Rally car racing is considered a sport like no other; the cars race on everyday roads, most of which are unpaved. Typically, events are held in locations that feature extreme weather such as snow and torrential rain and since there are no rules about the length of a rally car race, events have stretched across thousands of miles and taken days to complete. In 2000, the “Around the World in 80 Days Rally” sent 42 teams 28,968 kilometres from Beijing to Alaska and New York to Marrakesh in street-legal vehicles such as Jeep Wranglers and Porsches. Because it is an endurance sport that requires attention to detail, high-speed driving, and other performance-under-pressure qualities, rally car racing is not for everyone. Becoming a successful driver takes a large investment of time, money, and dedication.
More About Rally Car Racing
As explained above, rally car racing is the most extreme type of auto racing, and drivers are putting their lives on the line every time they step behind the wheel. Each race tests a driver’s mettle, endurance, and skill. Given that rally car drivers have to adjust on the fly to different road surfaces and weather conditions while also driving lengthy distances, many consider them to be the best drivers in the world. However, the key to a successful rally car racer is their co-driver. Prior to a race, rally car drivers are not permitted to drive the course to learn about its conditions. Consequently, it is the task of the co-driver to navigate the best route. During the race, the co-driver uses computer equipment and a provided route book to alert the driver of the rally car to any obstacles that are up ahead. It is imperative that the co-driver deliver explicit and accurate directions because the driver will use this information to determine how fast and what angle to enter a turn. Those looking to gain experience before becoming a driver should consider training to be a co-driver first. It is also a good option if driving itself doesn’t appeal.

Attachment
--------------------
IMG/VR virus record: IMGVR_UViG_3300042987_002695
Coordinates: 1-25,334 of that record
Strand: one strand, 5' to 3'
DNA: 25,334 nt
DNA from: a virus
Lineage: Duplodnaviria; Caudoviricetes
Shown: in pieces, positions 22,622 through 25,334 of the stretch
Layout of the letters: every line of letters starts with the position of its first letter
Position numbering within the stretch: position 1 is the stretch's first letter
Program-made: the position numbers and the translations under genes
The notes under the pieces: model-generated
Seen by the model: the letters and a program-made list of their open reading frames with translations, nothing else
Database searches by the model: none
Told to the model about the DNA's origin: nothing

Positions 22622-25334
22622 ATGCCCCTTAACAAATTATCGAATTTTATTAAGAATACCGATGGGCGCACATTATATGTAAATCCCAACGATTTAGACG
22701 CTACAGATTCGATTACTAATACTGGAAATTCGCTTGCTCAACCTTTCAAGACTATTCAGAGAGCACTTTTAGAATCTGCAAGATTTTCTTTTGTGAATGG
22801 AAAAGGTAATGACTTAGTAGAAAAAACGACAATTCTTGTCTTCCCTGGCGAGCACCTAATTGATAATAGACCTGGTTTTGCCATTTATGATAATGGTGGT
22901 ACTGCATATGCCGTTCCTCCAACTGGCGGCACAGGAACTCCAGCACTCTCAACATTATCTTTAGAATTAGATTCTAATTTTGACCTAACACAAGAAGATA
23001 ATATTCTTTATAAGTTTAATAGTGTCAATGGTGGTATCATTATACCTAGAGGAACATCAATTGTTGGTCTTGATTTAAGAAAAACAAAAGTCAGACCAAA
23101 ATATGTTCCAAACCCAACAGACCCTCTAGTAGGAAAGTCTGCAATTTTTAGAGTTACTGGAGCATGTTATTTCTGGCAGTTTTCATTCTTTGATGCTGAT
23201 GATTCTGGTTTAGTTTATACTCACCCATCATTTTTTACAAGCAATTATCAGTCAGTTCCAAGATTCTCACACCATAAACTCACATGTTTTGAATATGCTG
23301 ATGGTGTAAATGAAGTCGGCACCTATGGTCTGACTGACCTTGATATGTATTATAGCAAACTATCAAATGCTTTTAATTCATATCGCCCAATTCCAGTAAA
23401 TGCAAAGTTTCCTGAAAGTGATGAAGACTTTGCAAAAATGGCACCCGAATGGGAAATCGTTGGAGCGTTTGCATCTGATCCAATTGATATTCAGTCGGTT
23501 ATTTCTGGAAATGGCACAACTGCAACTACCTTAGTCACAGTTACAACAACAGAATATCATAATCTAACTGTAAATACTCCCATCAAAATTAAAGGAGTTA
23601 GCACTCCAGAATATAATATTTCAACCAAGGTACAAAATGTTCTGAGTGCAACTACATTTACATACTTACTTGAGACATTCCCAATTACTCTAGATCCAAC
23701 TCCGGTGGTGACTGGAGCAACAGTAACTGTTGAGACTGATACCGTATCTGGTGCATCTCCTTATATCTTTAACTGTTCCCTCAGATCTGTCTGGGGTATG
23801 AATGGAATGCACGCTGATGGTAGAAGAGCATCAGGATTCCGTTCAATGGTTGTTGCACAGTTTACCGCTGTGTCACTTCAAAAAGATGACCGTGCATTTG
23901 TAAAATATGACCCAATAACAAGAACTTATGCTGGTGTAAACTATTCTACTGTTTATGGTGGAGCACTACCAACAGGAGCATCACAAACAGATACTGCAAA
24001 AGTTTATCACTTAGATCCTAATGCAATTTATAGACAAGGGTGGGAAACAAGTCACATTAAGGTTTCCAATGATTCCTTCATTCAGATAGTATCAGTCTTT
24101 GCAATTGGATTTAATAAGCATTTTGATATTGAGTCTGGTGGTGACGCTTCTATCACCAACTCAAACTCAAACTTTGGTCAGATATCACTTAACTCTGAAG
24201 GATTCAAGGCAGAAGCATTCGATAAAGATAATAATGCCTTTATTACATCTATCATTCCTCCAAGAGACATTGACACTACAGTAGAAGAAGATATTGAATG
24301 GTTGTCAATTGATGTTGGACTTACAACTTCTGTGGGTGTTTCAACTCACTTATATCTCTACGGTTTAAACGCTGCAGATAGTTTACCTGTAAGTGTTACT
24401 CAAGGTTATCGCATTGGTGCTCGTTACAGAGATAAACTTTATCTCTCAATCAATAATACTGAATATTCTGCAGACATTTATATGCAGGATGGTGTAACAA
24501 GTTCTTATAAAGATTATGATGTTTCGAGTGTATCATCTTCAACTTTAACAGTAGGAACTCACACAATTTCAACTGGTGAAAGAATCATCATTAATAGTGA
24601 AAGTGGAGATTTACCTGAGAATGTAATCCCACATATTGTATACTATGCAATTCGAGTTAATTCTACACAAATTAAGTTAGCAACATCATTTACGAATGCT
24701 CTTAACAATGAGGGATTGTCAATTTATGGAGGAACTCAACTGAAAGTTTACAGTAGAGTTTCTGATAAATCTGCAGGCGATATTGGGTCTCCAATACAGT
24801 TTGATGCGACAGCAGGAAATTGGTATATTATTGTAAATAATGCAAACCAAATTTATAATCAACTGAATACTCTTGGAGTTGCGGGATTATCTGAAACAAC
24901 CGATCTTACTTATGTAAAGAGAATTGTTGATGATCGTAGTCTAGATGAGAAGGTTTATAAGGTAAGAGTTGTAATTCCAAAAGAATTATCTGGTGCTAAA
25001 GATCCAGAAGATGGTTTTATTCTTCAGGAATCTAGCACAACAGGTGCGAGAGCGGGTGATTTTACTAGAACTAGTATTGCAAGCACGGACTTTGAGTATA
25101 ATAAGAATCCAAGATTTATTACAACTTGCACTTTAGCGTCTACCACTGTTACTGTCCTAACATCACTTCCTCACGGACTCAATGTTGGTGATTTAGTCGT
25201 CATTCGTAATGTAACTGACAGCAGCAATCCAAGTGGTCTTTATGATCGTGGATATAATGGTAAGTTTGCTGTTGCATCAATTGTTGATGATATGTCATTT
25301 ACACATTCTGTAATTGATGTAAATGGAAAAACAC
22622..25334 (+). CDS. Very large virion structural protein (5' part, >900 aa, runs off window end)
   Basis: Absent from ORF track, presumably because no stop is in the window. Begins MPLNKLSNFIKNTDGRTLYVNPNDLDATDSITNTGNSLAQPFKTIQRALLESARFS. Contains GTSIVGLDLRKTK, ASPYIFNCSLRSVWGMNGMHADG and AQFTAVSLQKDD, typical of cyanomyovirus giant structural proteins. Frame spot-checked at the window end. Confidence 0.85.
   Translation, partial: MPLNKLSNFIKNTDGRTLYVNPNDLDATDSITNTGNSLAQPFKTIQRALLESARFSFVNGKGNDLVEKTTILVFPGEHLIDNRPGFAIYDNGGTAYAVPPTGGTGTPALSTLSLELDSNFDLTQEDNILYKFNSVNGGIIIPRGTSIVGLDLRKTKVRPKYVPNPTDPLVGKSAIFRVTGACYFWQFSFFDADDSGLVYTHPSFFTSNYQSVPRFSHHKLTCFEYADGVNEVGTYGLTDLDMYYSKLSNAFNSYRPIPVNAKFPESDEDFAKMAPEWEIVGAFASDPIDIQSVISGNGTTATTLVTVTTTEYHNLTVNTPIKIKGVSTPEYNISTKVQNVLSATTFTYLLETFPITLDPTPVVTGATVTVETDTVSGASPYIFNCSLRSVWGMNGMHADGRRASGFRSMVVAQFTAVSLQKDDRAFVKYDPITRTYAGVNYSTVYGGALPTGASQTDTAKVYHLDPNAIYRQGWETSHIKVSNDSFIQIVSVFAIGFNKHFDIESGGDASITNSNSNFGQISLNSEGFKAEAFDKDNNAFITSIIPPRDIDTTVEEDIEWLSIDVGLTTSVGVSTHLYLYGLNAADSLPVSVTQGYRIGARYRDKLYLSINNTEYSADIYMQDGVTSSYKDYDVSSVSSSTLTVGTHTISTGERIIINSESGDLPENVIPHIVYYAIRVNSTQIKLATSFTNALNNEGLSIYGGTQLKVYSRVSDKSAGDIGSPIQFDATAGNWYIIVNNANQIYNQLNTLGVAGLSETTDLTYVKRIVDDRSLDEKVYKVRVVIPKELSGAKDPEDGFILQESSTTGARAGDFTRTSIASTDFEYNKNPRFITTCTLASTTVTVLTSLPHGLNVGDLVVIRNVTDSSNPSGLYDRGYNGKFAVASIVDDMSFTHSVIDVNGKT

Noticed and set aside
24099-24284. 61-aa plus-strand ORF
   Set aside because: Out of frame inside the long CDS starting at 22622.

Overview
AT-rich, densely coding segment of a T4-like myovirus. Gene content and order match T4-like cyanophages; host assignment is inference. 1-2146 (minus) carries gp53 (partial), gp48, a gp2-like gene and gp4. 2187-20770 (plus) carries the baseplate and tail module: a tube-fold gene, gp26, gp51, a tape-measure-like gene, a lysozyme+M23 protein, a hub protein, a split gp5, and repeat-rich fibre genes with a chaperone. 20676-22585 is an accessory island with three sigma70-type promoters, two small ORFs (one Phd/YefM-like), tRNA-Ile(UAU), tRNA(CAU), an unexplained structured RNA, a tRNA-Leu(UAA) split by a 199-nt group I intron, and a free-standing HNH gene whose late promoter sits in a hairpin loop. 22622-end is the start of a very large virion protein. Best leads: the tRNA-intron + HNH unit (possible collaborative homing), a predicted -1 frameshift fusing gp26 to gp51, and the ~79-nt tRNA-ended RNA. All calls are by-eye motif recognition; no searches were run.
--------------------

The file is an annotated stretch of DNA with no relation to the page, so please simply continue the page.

Steps to Becoming a Rally Car Driver
As rally car driving is not for everyone, the World Rally Car Championship recommends that anyone interested in becoming a rally car driver attend multiple events and speak to other drivers and event organizers. Prospective drivers might begin by volunteering at local rally car events. Attending events familiarizes drivers with the sport, and certified rally car drivers can teach them the importance of endurance, navigation, and speed by example and in conversation.
The next step is to read the rules, regulations, and restrictions of rally car racing. For example, before a vehicle can be entered into an event it must meet specific safety criteria like having a roll cage and fire extinguisher. Additionally, the driver must always be wearing a racing helmet and specially-designed fire retardant suit.
With regard to the type of car to purchase for rally car racing, the World Rally Car Championship recommends that new drivers consider a two-wheel drive vehicle, like a Volkswagen Golf, because parts are readily available and it is relatively inexpensive to customise. While researching parts for the vehicle, drivers should turn to guides like the LED Tail Light Buying Guide, which offers information on the best lights and how to purchase them. Racing in small or local events with a vehicle like the Golf will enable drivers to accustom themselves to rally car racing before upgrading to a faster and more powerful vehicle. When looking for an appropriate rally car vehicle for more advanced drivers, eBay offers an easy-to-use website that makes the search simple.
Finally, prior to entering any professional events, new rally car drivers will need to acquire a competitors license and have their vehicle approved for racing.